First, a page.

Kathmandu

In the earthquake of April 25, 2015 a beautiful structure that is iconic historically and culturally was damaged — Rani Pokhari, which literally translated means 'Queen's Pond', that nestles in the heart of the Capital, Ratnapark. Balgopaleshwor Temple (also known as Yamaleshwor or Jamaleshwor Mahadev), that stands in the middle of the pond, was also damaged.

Rani Pokhari, built in 792 NS or 1727 BS by king Pratap Malla, is square in shape (22 feet-4 inches) with four layers of steps around it and a fence on one side. The Balgopaleshwor Temple in the gumbaz style with the idols of Bal Gopal and Mahisasur Mardini along with a Shiva Linga stands in the middle of the pond. A bridge on the west of the pond helps devotees reach the temple.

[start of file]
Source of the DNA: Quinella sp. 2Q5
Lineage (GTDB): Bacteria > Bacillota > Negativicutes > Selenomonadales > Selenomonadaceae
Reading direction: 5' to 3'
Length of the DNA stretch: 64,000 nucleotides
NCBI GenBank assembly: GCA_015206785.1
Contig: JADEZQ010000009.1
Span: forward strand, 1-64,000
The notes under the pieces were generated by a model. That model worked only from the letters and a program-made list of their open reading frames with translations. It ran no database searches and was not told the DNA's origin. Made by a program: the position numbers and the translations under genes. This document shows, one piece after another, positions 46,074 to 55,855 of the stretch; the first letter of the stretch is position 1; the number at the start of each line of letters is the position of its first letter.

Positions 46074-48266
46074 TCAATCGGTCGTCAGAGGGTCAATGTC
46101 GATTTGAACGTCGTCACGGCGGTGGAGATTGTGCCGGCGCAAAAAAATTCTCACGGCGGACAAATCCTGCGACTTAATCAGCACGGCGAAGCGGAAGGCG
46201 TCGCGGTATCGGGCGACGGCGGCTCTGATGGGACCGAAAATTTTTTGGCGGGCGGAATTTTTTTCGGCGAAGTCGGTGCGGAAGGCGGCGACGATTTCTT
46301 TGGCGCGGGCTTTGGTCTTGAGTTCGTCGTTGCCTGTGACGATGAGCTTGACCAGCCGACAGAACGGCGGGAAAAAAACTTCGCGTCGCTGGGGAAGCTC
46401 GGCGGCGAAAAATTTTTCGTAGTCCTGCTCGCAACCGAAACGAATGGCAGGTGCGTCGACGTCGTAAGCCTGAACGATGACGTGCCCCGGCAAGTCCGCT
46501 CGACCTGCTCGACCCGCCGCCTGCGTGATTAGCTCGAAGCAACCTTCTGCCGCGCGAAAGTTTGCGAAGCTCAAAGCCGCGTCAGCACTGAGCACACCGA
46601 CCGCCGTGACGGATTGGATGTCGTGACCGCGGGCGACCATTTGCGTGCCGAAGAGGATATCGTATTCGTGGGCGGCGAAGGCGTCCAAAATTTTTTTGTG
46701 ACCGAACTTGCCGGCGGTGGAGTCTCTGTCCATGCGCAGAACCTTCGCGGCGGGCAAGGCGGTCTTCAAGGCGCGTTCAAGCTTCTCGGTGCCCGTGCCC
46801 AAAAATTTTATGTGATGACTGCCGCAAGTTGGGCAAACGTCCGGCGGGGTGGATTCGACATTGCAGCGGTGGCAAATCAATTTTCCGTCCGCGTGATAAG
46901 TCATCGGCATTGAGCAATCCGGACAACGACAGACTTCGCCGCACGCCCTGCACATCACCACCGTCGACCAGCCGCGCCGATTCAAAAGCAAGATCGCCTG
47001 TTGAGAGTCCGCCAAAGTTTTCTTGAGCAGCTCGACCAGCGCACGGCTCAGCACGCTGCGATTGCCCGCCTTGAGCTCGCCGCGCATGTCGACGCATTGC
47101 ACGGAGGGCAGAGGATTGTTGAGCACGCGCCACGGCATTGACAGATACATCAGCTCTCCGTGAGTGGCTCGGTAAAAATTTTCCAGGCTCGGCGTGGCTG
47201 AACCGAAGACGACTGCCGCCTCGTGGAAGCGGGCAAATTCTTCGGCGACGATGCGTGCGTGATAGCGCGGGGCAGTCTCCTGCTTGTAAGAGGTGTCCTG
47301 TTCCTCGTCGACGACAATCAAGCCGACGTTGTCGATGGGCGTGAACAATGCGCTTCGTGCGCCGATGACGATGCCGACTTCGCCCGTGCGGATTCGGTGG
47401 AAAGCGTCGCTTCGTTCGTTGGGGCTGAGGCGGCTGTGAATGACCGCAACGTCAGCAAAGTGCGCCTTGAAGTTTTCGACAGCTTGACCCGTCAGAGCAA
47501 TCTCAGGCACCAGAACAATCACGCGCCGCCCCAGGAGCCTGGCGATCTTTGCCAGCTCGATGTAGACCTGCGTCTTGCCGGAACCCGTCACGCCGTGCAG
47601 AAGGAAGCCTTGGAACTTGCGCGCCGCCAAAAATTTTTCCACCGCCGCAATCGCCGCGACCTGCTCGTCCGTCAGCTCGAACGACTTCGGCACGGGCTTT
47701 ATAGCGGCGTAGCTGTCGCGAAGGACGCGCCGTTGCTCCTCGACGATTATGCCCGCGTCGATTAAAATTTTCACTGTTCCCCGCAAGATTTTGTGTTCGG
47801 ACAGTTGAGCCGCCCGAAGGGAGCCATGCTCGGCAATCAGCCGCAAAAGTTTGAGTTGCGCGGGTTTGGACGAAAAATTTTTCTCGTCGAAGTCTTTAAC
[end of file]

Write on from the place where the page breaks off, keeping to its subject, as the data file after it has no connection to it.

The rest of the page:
The gates of Rani Pokhari are opened to the public twice a year — on Bhai Tika of Tihar and Chhath puja. But the gates remained closed on both days in 2015.

Approved by the Department of Archaeology (DoA), the Kathmandu Metropolitan City (KMC) office has been working to renovate the structures here.

Rebuilding it

Rani Pokhari is full of fish because the followers of Tibetan Buddhism, with the concept of jivan daan (releasing soul) named chhetar, release fish in the pond. However, the pond has just catfish perhaps because of the muddy water in the pond.

And the inscription about Rani Pokhari says that the water of the pond has been brought from various religious places of Nepal and India such as Muktinath, Kedarnath, Ganga, Sapantirtha, Budhanilkanth and more.